Comedian Marty Allen dies in Las Vegas at 95
Marty Allen, the baby-faced, bug-eyed comedian with wild black hair who was a staple of TV variety shows, game shows and talk shows for decades, died Monday night. He was 95.
Allen died in Las Vegas of complications from pneumonia with his wife and performing partner of the last three decades, Karon Kate Blackwell, by his side, Allen’s spokeswoman, Candi Cazau, told the Associated press.
Allen, known for his greeting and catchphrase “hello dere,” was a living link late in life to a generation of long-dead superstars with whom he shared a stage, including Dean Martin, Frank Sinatra, Lena Horne and Elvis Presley.
He first found fame as half of the duo Allen & Rossi with partner Steve Rossi, who died in 2014. Allen & Rossi appeared 44 times on “The Ed Sullivan Show,” including the episodes where the Beatles performed and most of America watched.
“Everyone remembers those shows with the Beatles, and they were great, but we appeared on all the shows,” Allen said in 2014. “There wasn’t a talk show on TV that didn’t want Allen & Rossi.”
The duo appeared regularly on “The Tonight Show With Johnny Carson” and “The Merv Griffin Show.” They also toured comedy clubs nationwide, headlined shows at major Las Vegas casinos and released a series of hit albums until their amicable breakup in 1968.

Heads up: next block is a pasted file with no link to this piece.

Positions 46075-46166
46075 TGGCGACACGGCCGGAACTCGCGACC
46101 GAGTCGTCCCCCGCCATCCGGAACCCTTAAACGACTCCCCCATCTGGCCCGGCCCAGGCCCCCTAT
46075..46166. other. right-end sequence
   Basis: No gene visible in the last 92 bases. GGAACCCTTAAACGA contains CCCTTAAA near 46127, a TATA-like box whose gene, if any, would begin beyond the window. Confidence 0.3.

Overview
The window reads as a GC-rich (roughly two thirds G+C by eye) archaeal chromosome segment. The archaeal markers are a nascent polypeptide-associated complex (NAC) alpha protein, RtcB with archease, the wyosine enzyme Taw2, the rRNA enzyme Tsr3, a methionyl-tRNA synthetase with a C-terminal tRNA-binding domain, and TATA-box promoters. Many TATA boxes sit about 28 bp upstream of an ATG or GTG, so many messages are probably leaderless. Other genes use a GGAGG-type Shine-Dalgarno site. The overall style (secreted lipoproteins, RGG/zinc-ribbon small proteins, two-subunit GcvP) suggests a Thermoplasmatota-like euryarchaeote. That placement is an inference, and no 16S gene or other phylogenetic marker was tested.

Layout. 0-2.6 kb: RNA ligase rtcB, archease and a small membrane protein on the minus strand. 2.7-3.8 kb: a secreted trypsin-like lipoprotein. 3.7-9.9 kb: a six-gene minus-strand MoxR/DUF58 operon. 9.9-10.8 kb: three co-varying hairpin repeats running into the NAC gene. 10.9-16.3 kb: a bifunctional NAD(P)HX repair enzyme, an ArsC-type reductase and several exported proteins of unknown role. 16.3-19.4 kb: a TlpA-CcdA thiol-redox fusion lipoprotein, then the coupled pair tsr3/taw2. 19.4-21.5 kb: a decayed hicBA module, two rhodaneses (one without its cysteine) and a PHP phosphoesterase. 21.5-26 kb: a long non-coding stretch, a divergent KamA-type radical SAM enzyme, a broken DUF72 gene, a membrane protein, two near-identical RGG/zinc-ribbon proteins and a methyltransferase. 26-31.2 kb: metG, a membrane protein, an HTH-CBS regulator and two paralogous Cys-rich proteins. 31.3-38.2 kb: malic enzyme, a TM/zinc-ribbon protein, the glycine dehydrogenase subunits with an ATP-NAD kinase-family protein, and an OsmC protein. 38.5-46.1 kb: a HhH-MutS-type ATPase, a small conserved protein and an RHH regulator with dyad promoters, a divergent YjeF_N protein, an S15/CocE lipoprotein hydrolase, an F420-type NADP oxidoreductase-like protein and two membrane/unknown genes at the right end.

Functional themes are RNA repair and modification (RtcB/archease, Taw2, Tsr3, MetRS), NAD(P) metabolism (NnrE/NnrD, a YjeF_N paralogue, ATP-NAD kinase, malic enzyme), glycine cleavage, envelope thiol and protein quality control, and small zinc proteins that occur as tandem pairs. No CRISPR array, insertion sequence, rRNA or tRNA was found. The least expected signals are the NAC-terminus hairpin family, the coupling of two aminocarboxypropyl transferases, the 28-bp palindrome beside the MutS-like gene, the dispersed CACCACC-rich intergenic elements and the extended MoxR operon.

Allen then took on a series of serious roles on daytime television and made-for-TV movies, and was a regular on “The Hollywood Squares” and other celebrity-themed game shows.
He was a regular entertainer on the Las Vegas Strip for much of his life, and tributes from there poured in quickly.
“We have lost another iconic Las Vegas entertainer, Marty Allen,” Las Vegas magician Lance Burton tweeted. “What a funny man who brought joy to millions of people for 95 years.”
Ventriloquist and Strip luminary Terry Fator tweeted that “Las Vegas and show business lost a legend tonight.... and I lost a friend.”
Comedian Gilbert Gottfried tweeted, “Farewell to one of the funniest people onstage and off.
Allen was born in Pittsburgh and served in Italy in the Army Air Corps in World War II, earning a Soldier’s Medal for valor.
He was married to Lorraine “Frenchy” Allen from 1960 until her death in 1976.
In 1984 he married Blackwell, a singer-songwriter who became his performing partner in his last decades and acted as the goofy Allen’s “straight man” just as Rossi did decades earlier.
He kept making crowds laugh into his mid-90s.
“It’s unbelievable to be 94 years old,” Allen told a New York audience in 2016. “My wife says, ‘What do you want for your birthday?’ I told her, ‘An antique.’ So she framed my birth certificate.”
Feb. 13, 9:25 a.m.: This article was updated with reaction to Allen’s death.
This article was originally published Feb. 12 at 9:45 p.m.
Must-read stories from the L.A. Times
Get the day's top news with our Today's Headlines newsletter, sent every weekday morning.
You may occasionally receive promotional content from the Los Angeles Times.